Bibliography of Qurʾanic Studies in European Languages by Morteza Karimi-Nia, Andrew Rippin

By Morteza Karimi-Nia, Andrew Rippin

Finally, in spite of the fact that, a bibliography is essentially a study device, one who permits us entry to what different students have investigated. the significance of that can't be overstated. Scholarship needs to happen as a talk, a back-and-forth among the person educational and the scholarly neighborhood. it's only in one of these method that scholarship can circulation forward; that also is how we come to appreciate the historical past of why sure questions became focal issues for research and why examine questions are framed within the manner that they're. each new piece of scholarship needs to, whether it is to be priceless and critical, stand in an said dating with what has come prior to it. hence, this bibliography is an indispensible device, and all students of the Qurʾān from all over the global owe a considerable debt of gratitude to Morteza Karimi-Nia for his efforts in generating this beneficial resource.

Andrew Rippin
University of Victoria, Canada

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Husserl argues that the subject experiencing and the object experienced (or, to continue our analogy, the microscope and the bug studied through the microscope) can both be best studied in conjunction by employing a descriptive method, and he regularly enjoins us to look carefully at our experience and study how things are given to us. A common German phrase is les gibt,' which literally translated would be 'it gives,' but is equivalent to the English phrase 'there is'. Drawing from this German phrase, phenomenologists often talk of what is given and the givenness of things, and the term 'phenomenon' refers to that which is given immediately to us or that which we experience first-hand.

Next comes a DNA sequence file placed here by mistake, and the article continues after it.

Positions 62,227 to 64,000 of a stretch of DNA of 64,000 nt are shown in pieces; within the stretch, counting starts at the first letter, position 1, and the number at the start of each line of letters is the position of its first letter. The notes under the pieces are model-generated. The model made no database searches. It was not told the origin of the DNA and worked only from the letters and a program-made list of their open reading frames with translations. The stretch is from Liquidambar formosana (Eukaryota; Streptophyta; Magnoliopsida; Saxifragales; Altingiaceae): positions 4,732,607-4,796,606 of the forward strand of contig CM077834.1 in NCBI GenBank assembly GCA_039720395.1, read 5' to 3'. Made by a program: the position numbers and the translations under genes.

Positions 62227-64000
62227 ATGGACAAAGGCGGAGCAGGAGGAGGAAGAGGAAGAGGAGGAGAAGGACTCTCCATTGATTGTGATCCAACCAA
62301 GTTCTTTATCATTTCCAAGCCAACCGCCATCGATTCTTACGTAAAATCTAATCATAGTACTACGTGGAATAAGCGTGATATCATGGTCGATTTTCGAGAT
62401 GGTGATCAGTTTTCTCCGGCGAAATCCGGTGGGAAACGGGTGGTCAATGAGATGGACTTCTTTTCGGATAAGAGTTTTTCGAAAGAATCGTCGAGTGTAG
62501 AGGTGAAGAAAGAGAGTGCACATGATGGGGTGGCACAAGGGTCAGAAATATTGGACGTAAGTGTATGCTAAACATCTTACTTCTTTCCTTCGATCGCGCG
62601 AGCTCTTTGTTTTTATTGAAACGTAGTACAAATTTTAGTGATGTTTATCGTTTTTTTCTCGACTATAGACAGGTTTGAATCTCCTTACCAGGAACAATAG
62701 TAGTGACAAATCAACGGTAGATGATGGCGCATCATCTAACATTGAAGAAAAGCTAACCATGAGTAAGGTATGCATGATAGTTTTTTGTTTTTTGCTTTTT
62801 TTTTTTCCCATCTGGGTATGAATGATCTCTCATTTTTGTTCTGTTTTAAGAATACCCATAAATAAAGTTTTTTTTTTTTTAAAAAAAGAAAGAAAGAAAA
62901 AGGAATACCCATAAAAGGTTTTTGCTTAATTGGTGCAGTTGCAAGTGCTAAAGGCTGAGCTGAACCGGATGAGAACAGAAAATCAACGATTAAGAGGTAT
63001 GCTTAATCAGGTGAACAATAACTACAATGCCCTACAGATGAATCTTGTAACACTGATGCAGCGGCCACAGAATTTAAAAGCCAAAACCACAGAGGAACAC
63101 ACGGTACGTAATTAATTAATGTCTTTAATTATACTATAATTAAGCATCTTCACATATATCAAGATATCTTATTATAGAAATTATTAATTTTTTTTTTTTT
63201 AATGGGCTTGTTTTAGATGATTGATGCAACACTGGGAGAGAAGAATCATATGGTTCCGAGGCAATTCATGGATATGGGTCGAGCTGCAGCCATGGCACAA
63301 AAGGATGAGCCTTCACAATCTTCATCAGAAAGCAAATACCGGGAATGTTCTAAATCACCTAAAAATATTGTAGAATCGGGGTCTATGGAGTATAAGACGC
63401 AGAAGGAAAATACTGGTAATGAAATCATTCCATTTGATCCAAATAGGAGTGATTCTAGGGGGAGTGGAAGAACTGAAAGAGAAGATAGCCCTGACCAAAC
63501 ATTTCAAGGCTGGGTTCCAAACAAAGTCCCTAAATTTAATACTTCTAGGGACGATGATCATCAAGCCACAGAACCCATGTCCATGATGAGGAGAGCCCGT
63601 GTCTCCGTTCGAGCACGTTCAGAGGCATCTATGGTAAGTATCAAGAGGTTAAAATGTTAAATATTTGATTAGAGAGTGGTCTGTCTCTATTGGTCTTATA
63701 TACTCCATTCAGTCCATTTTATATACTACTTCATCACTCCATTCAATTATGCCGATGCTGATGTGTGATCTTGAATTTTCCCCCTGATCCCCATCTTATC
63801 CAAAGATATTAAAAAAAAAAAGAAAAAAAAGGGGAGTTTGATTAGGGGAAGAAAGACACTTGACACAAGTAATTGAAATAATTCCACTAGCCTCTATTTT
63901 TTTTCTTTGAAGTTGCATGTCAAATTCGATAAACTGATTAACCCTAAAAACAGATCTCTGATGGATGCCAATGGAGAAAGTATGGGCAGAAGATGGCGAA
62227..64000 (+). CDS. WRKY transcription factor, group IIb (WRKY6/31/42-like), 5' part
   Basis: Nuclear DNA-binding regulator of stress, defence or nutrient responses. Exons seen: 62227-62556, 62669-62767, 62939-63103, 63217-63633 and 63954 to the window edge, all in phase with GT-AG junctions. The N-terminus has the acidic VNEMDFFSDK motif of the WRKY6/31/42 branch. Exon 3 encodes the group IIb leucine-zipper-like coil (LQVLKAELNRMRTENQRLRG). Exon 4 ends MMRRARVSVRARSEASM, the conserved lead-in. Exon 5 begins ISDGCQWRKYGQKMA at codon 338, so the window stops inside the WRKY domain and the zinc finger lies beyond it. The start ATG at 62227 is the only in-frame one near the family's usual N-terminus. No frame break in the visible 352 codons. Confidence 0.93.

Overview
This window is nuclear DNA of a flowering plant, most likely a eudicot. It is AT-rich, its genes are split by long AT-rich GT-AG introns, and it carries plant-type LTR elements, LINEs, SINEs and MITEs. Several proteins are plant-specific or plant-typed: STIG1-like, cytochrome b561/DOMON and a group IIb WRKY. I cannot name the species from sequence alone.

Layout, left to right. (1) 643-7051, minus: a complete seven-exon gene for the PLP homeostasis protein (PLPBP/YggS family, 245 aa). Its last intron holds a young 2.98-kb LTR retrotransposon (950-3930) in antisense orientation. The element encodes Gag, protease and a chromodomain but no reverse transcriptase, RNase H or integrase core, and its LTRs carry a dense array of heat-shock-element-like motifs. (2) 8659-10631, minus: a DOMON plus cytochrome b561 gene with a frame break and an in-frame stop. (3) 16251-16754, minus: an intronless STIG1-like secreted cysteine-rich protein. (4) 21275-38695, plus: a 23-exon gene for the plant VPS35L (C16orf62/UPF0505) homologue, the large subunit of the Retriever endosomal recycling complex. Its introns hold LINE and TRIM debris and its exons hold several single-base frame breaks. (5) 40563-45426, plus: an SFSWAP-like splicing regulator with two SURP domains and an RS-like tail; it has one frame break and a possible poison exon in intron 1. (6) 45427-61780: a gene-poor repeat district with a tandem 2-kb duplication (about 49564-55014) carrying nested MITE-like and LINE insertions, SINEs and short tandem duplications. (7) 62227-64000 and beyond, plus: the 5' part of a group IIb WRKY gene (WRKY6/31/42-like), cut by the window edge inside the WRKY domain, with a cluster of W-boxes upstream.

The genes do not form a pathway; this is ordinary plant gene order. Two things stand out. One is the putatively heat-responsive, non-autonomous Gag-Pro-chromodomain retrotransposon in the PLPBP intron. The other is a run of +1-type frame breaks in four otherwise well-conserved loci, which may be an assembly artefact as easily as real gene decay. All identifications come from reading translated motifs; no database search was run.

Husserl's first studies were in mathematics and logic, and his early philosophical works investigated the philosophy of mathematics. From the publication of his two-volume work Logical Investigations (1900 and 1901), however, Husserl's thought centered around phenomenological concerns. Like many late nineteenth-century thinkers, Husserl was searching for a theoretical approach that could unify all arts and sciences and a method of analysis that could reliably be applied to all fields of study. Early in her dissertation, Stein summarizes this vision and declares that the goal of phenomenology is 'to clarify and thereby to find the ultimate basis of all knowledge' (PE, p.

But you can neither instill the qualities of your soul into yourself nor break yourself of them. If a change enters into this sphere, then it's not the occurrence of a 'development,' but rather is to be regarded as a transformation through an 'otherworldly' power, that is, a power situated outside of the person and outside of all [sic] natural connections in which she is entangled. ('Individual and Community' in Philosophy of Psychology and the Humanities [PPHii], pp. 232-3) Stein is not claiming that we cannot develop habits or dispositions.

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